4K Monitors Worth Looking Foward To

Boasting twice the resolution and roughly four times the number of pixels as a standard 2K monitor, 4K monitors are becoming increasingly popular and on course to becoming the new standard monitor for the average user; even Microsoft echoes this sentiment by promising support for 8K monitors with the release of Windows 10. All the major monitor manufacturers (think LG, Samsung, Asus, etc.) have been creating 4K monitors for years, but have only recently have 4K monitors been seeing support from a wide range of software and websites. In fact, only recently has 4k video been available on Netflix, and many major video game publishers are just now making 4K resolutions available for their newest releases, making it a great time to look into the newest 4k monitors about to be released.

Recently announced at the Consumer Electronics Show (CES) 2015, Asus has a new 4K monitor tailored for PC gamers. Being released under Asus’ ‘Republic of Gamers’ tag, this monitor is tailored to be affordable for PC gamers without sacrificing quality. The 27-inch Asus ROG Swift PG27AQ will be an option for gamers with Nvidia graphics cards, as the PG27AQ is the first ever to combine 4K resolution and Nvidia’s G-Sync technology, which synchronizes the refresh rate of the monitor with the frames per second (FPS) being rendered on the Nvidia graphics card. Asus is well known for their quality and value when it comes to computer hardware, and the $750 price tag on the PG27AQ attests to this reputation.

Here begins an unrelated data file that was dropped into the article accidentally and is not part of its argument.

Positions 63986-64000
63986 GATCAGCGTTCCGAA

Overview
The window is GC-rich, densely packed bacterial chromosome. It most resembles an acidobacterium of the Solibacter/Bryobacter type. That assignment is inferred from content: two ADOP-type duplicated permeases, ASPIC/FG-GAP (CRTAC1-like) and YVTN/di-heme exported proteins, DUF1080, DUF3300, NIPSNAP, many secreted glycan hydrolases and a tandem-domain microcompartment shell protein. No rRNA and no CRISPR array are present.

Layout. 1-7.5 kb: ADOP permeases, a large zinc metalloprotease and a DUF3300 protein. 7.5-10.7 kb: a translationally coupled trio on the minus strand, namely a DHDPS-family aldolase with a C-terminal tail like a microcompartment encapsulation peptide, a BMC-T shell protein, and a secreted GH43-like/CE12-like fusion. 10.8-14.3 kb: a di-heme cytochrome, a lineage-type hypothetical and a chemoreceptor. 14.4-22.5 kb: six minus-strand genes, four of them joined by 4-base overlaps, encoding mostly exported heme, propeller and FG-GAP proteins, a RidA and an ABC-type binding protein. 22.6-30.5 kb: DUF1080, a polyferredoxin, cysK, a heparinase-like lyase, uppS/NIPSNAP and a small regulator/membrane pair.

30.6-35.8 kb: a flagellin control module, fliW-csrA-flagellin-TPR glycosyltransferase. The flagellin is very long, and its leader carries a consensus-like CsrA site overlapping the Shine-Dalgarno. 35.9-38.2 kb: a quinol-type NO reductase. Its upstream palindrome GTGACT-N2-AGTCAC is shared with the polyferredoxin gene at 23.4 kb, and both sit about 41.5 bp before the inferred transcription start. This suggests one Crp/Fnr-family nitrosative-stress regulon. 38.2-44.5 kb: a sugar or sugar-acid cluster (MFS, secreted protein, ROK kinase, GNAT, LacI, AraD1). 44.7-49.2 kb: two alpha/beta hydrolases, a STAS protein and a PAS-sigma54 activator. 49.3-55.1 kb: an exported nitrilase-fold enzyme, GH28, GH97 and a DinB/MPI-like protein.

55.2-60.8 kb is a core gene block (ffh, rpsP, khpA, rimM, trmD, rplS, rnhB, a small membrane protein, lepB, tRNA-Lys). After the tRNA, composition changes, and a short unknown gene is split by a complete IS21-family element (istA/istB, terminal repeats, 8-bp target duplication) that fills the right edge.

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Also recently announced, this time at the National Association of Broadcasters (NAB) 2015, is the 31-inch LG 31MU97Z advertises LG’s adoption of Thunderbolt 2 technology, which are ports designed for direct connection from monitor to computer with Thunderbolt cables rather than adapters and docks with HDMI/DisplayPort connection that many older 4K monitors require. LG hasn’t released much information regarding the 31MU97Z aside from claiming it as the first monitor with full Thunderbolt 2 support, but expect more companies to follow LG’s lead by opting for more user friendly means of connection for 4K monitors.

The first to claim support for HDMI 2.0 inputs, which have been available on newer graphics cards since 2014 but have yet to see support from monitors, are two new 4K monitors from Viewsonic. HDMI 2.0 is a requirement for 4K monitors and as Viewsonic is the first to claim support for these, they are the first to diverge from DisplayPort, the other input format being used for 4K resolution rendering. HDMI has slowly advanced past DisplayPort, and while the new Viewsonic monitors boast their HDMI 2.0 support, they also come with DisplayPort support. Viewsonic pricier model, the 27-inch VP2780k4K is considered the company’s professional model, and as such, will cost $1,091. The more affordable model, the 24-inch VX2475Smhl-4k, will have a list price of $611. Also worth noting from Viewsonic, is their third recently announced 4K monitor, the 28-inch VG2860mhl-4K which will have the traditional HDMI 1.4 and DisplayPort input support, and will have a list price of $885.

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4K monitors are becoming increasingly available and less and less expensive, and the recent announcements from Asus, LG, and Viewsonic, along with Windows pledged support of non-existent consumer 8K monitors, is indication that 4K monitors will soon be ubiquitous and definitely not just the most recent technological fad.

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